Debtors were pretty nervous about this, because the idea of creating a pan-European bank in the form of a union, which would directly finance national banks if necessary, was liked not only by Greeks, but also by Portuguese, Spaniards, etc. They are certainly more comfortable with Degie, than German bankers, economists and the German government.
At the current meeting, Portugal insisted that the leaders of European countries make a formal commitment to determine concrete steps to create a banking union in the EU at the next summit scheduled for June. The initiative of the Portuguese was actively supported by many countries. But all outweighed the word of Angela Merkel.
German Chancellor opposed. The Germans are not at all smiling to provide a “joint insurance of bank deposits” to their existing load. Now Merkel does not stipulate his conditions for a vague medium-term perspective, but quite specifically: European countries must deal with their debt burden and increase financial stability. Without this, the Germans will not even discuss the creation of a European banking union.
European money becomes very soft
In the European media, where they commented on the information leakage from the March summit, Angela Merkel’s decisive statement was tied to a large election campaign that began in Germany, where the ruling CDU had rather shaky positions because of the crisis with migrants. To add to this an additional financial burden on the Germans, it means that the elections will lose to the ground.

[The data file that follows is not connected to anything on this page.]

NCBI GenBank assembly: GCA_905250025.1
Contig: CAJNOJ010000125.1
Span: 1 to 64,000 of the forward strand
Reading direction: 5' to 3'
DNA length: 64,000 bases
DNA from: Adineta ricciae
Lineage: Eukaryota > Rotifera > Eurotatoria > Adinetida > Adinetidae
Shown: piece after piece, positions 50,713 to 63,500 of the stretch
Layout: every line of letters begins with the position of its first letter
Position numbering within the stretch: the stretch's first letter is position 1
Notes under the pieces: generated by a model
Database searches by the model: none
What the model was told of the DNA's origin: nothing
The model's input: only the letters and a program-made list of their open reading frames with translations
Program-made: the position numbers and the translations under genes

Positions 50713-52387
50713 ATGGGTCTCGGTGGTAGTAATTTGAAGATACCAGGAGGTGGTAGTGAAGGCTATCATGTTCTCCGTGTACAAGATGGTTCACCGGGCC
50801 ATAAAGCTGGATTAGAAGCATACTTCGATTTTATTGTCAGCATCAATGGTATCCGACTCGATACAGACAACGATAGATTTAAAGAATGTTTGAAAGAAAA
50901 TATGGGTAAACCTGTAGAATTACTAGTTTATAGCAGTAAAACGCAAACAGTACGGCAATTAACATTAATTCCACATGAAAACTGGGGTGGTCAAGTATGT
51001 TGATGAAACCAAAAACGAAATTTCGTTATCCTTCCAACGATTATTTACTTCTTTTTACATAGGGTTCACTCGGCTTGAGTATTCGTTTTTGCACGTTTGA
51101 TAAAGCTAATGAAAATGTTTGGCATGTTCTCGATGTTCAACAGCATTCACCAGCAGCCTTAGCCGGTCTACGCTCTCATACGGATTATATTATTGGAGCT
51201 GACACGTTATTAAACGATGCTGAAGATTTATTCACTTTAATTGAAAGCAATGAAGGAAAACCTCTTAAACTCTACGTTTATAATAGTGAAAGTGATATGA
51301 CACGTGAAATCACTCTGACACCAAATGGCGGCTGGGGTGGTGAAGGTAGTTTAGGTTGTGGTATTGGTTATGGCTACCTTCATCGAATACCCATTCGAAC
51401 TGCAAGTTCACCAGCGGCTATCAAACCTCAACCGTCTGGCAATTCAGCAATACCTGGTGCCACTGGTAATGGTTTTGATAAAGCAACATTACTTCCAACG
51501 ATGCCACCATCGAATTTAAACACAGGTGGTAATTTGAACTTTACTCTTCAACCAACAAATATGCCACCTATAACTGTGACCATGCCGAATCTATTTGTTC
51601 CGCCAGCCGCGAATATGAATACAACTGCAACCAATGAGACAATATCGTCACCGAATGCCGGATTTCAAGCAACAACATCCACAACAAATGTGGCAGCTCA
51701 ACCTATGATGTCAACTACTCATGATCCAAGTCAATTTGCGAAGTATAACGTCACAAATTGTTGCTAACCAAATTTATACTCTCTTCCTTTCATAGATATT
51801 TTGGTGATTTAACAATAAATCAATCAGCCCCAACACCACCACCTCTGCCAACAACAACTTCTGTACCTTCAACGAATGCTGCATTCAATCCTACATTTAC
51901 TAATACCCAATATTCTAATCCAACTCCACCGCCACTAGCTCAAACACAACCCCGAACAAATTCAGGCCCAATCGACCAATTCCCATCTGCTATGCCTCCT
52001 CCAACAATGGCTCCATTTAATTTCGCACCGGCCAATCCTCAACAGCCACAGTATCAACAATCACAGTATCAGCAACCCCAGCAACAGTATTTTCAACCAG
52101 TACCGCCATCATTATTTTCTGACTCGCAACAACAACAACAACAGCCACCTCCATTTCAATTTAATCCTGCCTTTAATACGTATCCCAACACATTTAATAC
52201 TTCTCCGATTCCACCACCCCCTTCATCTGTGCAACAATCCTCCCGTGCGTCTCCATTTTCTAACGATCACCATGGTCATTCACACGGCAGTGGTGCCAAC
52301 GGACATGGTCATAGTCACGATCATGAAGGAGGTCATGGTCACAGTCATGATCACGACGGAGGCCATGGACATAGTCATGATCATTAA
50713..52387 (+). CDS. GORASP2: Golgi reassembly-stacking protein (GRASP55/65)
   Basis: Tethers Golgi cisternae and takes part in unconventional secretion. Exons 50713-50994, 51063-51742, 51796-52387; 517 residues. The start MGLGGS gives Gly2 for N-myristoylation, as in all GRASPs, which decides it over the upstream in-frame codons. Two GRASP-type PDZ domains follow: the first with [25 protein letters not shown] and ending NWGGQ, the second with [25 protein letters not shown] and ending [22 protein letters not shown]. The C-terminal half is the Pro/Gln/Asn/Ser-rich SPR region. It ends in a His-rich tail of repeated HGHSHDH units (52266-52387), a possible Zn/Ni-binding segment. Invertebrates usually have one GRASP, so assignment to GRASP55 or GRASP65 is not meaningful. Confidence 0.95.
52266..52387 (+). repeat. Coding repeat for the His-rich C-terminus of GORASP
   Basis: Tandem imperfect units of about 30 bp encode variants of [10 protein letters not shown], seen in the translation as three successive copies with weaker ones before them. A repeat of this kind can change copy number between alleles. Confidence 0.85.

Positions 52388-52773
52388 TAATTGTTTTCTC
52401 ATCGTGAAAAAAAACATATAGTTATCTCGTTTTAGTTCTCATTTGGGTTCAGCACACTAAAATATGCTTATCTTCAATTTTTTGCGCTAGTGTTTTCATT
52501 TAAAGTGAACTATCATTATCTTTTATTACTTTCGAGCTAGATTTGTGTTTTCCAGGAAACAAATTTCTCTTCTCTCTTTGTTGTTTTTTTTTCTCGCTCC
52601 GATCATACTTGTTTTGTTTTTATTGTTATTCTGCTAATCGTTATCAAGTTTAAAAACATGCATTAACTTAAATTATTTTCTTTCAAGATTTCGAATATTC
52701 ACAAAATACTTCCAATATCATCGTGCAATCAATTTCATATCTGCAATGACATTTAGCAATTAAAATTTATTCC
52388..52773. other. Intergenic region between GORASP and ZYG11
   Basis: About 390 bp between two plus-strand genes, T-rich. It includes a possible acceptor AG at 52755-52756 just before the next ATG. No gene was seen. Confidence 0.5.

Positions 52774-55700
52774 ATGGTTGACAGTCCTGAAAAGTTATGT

The argument is, of course, serious. Success in the elections was and will remain the main goal of politicians. And Chancellor Merkel is no exception. But the fact is that the European economy today, to put it mildly, is not in the best shape. A week before the summit of EU leaders, a meeting of the Board of Governors of the European Central Bank was held, at which they recorded a very sad situation in the EU: the recovery of its economy almost stopped, the stock market went into minus, deflation returned.
In this regard, the ECB took quite radical measures. He announced a reduction to zero level of interest rates on loans, to minus 0,4% - on deposits and to 0,25% per annum - on margin loans. Mario Draghi's favorite brainchild has undergone a change - a quantitative easing program. (Redemption of public and private securities due to the issue of the ECB.) The monthly volume of this program, starting in April, will increase from 60 billion euros to 80 billion.